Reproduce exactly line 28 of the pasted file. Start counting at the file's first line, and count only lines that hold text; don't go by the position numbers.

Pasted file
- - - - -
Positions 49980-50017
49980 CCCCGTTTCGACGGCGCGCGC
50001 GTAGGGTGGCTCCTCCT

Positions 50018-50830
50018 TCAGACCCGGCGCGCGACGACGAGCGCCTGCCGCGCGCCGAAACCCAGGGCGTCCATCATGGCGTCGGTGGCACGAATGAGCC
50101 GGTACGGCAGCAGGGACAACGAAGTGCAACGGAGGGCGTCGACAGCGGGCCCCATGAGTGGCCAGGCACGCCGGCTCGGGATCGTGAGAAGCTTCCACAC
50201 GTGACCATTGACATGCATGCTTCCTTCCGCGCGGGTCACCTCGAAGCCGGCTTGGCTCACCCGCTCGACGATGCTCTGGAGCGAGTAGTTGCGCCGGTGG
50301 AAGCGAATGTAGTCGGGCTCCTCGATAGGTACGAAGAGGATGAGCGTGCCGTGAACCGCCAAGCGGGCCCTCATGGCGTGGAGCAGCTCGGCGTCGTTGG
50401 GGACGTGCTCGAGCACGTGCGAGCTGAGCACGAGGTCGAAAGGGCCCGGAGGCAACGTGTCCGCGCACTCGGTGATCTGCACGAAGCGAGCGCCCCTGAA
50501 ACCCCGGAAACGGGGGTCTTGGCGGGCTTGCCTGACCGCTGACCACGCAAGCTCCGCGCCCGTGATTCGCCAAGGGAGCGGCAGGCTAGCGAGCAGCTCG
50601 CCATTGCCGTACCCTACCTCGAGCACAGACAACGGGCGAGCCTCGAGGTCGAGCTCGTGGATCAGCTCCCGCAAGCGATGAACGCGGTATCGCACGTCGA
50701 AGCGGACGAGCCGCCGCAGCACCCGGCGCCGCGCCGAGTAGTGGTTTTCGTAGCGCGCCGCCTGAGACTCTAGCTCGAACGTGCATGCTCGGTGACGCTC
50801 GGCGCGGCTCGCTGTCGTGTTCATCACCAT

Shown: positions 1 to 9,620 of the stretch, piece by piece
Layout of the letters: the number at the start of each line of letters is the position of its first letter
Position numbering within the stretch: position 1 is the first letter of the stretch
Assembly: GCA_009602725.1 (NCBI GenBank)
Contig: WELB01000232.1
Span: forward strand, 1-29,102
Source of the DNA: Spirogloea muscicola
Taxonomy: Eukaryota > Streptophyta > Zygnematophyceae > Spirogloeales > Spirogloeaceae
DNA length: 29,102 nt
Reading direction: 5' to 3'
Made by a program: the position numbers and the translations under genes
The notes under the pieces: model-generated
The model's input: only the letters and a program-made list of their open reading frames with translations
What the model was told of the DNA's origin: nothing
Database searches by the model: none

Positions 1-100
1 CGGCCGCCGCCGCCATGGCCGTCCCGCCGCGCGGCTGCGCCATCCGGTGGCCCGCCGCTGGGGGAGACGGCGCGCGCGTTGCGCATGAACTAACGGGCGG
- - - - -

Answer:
Database searches by the model: none